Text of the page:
Gill's Exposition of the Entire Bible
And looking up to heaven,.... To his Father there, by whom he was sent, and from whom, as man, he received his authority and power; though this was not for assistance in the working of this miracle, which he had power to do of himself; nor do we find that he put up any request to his Father: but he seems to have made use of this motion, not for his own sake, but for the sake of the man: to teach him, that every good gift, blessing, mercy, and favour, and so this he was about to partake of, was from above:
he sighed; not as unequal to the work of healing the man, or as despairing of doing it; but as commiserating the case of the poor man, and reflecting with concern upon his sin, that had been the occasion of it. These actions of looking up to heaven and sighing, as they may be understood in a spiritual sense, or with relation to the spiritual healing of a sinner, may show that such a blessing comes from above: it is received from heaven; it is God that gives the hearing ear, as well as the seeing eye; and that in a spiritual, as well as in a natural sense: and therefore this directs to apply to God for it, whether for a man's self, or for others; and when enjoyed, to look up again to heaven, and return thanks for it: and also that such a favour flows from divine mercy and compassion, Christ pitying the case of persons in such a condition; and he being an high priest that can have compassion on those that are in distress, and having ability to help them, makes use of it, and expresses both his pity and his power, as in the following manner.
And saith unto him; in the Syriac language, which he then spoke,
Ethphatha, or "Ephphatha";
that is, being interpreted,
be opened, both ears and mouth. And this way of speaking is used by the Jews, of a deaf man being restored to hearing, as of a blind man's being restored to sight; of which, take the following instance (d);
"a minor that receives (i.e. a divorce), and afterwards becomes adult, or a deaf man, "and is opened" (i.e. his ears are opened, or his hearing is restored), or a blind man, "and is opened" (has his sight again), or a fool, and he is restored to his reason, or a Gentile, and he becomes a proselyte, is unfit or unlawful (to carry a divorce from a man to his wife), but "one that is open", and afterwards becomes deaf, and then again "opened"; or "open", and afterwards become blind, and again "opened"; or a fool, and is restored to his senses, and again becomes a fool, he is right or fit''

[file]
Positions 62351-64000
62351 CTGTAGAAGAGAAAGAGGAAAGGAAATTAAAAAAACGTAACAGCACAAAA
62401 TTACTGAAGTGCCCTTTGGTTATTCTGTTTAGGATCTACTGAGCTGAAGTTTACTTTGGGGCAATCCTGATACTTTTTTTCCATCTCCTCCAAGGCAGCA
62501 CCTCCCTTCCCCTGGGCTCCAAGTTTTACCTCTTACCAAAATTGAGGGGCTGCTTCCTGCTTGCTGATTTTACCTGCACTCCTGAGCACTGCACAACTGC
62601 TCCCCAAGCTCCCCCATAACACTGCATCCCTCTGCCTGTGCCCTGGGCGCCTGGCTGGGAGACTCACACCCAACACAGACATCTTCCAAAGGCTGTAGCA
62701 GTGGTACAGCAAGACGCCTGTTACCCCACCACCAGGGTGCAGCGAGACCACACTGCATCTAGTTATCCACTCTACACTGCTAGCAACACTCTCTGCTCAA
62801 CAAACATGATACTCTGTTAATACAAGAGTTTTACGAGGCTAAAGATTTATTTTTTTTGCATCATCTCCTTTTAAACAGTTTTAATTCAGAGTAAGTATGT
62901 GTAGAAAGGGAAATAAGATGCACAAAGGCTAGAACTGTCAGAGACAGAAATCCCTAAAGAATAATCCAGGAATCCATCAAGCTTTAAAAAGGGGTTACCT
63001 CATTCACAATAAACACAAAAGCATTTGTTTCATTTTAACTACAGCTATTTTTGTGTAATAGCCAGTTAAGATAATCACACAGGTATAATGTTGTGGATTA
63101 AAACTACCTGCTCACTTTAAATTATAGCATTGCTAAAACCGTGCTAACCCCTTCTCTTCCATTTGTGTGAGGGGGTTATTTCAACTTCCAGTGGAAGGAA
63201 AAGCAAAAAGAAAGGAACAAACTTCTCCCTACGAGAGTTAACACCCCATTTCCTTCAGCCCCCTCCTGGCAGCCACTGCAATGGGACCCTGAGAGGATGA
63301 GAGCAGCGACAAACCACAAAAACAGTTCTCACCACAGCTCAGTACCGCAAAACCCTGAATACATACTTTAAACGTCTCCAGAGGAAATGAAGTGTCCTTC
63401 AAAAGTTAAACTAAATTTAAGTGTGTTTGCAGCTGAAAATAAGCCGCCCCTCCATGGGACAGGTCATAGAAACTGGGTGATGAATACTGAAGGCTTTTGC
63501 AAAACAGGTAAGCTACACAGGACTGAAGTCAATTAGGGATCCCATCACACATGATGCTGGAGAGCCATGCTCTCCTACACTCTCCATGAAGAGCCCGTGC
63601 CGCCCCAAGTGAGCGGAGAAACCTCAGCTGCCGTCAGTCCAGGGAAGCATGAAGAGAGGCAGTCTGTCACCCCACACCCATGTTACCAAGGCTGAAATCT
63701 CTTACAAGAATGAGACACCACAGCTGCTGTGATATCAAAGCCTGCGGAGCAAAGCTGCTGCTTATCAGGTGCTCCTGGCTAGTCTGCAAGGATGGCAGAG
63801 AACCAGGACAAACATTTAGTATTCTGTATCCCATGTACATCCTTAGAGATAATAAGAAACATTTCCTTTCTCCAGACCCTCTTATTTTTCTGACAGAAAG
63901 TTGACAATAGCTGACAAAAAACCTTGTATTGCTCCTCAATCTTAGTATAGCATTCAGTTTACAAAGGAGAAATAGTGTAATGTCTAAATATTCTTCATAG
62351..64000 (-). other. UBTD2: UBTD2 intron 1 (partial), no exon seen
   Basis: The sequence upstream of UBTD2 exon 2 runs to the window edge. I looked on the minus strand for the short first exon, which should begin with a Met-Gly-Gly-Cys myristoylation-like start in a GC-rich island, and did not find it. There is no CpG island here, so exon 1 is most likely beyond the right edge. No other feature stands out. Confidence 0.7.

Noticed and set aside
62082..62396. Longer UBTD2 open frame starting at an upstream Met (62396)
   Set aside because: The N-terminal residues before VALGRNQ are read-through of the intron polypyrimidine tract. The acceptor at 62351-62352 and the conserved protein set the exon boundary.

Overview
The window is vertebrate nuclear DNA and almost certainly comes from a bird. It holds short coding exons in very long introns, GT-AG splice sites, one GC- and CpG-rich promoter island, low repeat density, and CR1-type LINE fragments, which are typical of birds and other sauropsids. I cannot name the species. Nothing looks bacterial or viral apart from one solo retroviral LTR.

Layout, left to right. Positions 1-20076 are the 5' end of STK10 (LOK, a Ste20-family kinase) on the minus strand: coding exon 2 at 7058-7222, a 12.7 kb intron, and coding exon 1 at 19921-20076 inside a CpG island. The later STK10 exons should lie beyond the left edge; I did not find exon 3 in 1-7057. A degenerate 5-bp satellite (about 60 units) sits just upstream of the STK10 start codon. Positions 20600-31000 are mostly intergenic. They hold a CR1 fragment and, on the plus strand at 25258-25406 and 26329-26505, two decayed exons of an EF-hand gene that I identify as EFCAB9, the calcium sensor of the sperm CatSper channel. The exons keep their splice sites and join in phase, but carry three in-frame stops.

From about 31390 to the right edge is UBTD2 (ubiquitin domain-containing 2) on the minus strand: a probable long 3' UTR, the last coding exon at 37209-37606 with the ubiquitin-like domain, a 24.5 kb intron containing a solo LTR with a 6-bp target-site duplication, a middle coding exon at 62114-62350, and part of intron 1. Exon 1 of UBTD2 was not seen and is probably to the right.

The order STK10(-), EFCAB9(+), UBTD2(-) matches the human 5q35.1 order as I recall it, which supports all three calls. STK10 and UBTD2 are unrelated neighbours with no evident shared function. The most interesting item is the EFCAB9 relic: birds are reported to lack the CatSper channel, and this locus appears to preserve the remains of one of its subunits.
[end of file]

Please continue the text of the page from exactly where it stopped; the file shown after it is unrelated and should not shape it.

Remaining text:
(for the above purpose). It is common with them to call one that hears well, in distinction from a deaf man, "one that is open" (e). This is an instance of the power of Christ in curing disorders, merely by a word speaking, without the use of means; for what he did before, were not as means of healing, but significative of his power; which now went along with his word, and which was expressed with great majesty and authority: and such a power attends the word of his grace, to the opening of the heart, to give heed to the things which are spoken; and to the opening of the ear to discipline, and sealing instruction to it; land to the opening of the mouth and lips, in praise and thankfulness.
(d) Gittin, c. 2. sect. 6. (e) Vid. Misn. Yebamot, c. 14. scct. 10. & T. Bab. Yebamot, fol. 114. 2.
Jamieson-Fausset-Brown Bible Commentary
34. And looking up to heaven—ever acknowledging His Father, even while the healing was seen to flow from Himself (see on Joh 5:19).
he sighed—"over the wreck," says Trench, "which sin had brought about, and the malice of the devil in deforming the fair features of God's original creation." But, we take it, there was a yet more painful impression of that "evil thing and bitter" whence all our ills have sprung, and which, when "Himself took our infirmities and bare our sicknesses" (Mt 8:17), became mysteriously His own.
"In thought of these his brows benign,
Not even in healing, cloudless shine."
and saith unto him, Ephphatha, that is, Be opened—Our Evangelist, as remarked on Mr 5:41, loves to give such wonderful words just as they were spoken.